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The OWASP Top 10, and beyond.

If you are responsible for the development, security, or operation of a web application, becoming familiar with the OWASP Top 10 is a critical step to protecting that app.

We have taken it one step further. OWASP Top 10, and Beyond.

The first three:

A1 | Injection

Injection, the root cause of 71% of web app breaches, is a common class of vulnerability where insufficiently sanitized input provided by external sources contains hidden application commands from an attacker. Because the web application is not properly filtering the input, it allows injected commands to be passed through to either the local system or a dependent one.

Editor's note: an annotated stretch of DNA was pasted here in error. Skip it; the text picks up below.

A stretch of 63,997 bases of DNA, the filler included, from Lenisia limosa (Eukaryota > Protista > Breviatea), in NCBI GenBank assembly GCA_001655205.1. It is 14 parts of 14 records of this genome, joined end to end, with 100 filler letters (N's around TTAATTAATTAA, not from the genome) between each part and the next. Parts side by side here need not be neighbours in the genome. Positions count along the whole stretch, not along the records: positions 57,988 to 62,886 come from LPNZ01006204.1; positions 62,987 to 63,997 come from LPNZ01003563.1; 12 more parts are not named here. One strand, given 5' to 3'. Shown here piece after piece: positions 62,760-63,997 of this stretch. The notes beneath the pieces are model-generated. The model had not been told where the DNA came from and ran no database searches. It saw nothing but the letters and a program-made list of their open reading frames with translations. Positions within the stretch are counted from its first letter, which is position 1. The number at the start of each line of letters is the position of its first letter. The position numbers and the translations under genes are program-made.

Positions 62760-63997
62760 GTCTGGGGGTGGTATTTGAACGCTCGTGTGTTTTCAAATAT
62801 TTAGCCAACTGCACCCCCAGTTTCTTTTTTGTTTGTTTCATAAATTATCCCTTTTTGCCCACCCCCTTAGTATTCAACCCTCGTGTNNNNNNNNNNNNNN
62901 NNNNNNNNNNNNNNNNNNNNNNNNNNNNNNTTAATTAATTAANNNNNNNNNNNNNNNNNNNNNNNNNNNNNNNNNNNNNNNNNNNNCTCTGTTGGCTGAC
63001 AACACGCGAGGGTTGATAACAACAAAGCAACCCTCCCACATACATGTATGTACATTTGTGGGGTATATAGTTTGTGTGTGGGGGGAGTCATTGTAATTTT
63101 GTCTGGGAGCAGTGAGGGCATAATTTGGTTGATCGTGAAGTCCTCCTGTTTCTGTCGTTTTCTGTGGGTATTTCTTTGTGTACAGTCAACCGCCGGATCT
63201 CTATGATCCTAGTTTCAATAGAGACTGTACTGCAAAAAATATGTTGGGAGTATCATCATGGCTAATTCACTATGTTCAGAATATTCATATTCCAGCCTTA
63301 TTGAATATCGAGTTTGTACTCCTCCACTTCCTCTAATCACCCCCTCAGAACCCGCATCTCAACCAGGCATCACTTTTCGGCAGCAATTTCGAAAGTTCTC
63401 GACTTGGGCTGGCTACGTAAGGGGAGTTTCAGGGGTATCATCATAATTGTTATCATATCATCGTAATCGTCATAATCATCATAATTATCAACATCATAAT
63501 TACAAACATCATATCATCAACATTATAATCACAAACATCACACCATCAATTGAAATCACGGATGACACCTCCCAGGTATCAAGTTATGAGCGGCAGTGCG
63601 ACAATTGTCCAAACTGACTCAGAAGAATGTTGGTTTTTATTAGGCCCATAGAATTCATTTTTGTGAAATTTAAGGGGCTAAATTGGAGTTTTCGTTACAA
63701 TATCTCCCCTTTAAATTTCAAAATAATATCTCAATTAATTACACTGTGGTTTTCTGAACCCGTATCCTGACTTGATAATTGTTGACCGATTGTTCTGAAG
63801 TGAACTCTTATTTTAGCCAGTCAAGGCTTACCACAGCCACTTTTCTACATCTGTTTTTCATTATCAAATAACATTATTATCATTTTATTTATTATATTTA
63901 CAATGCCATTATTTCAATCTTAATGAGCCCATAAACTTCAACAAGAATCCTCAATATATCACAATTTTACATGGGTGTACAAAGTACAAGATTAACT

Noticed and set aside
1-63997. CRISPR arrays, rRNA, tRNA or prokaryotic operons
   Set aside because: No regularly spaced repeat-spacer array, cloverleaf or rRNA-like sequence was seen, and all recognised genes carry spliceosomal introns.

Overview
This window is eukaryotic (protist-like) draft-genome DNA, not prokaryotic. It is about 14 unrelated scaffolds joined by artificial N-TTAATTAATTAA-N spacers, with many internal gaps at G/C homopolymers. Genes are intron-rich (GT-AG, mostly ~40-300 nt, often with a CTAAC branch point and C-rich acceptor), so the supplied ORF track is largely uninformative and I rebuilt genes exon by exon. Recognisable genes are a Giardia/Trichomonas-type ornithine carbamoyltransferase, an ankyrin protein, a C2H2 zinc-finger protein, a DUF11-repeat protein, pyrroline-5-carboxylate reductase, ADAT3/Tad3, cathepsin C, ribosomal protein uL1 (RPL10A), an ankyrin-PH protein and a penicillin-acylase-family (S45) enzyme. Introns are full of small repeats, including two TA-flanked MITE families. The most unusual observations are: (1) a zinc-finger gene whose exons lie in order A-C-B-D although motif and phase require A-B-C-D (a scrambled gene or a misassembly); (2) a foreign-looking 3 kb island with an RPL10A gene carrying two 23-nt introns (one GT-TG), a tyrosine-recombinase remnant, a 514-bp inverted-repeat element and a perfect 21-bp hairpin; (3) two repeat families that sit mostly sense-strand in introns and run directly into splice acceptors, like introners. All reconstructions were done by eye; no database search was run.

A2 | Broken Authentication

Accurately knowing who a user is (authentication) and what they are allowed to do (authorization) are foundational concepts of security that complement each other. Authentication mechanisms – typically passwords - are some of the most targeted through phishing, brute force, credential stuffing and others.

A3 | Sensitive Data Exposure

Sensitive data exposure is an information leakage problem. The sensitivity of what is leaked can vary, but divulging any information about how a web application is designed (error messages, file paths, etc.) to an attacker is a bad idea. This kind of information is low-hanging fruit for automated scanners and ripe for exploitation.

What's inside

of the total breaches reported involved attackes on web applications.

of attacks on web applications were financially motivated, perpetrated by organized criminal groups.

of cyber security incidents were web app attacks.

the open web application security project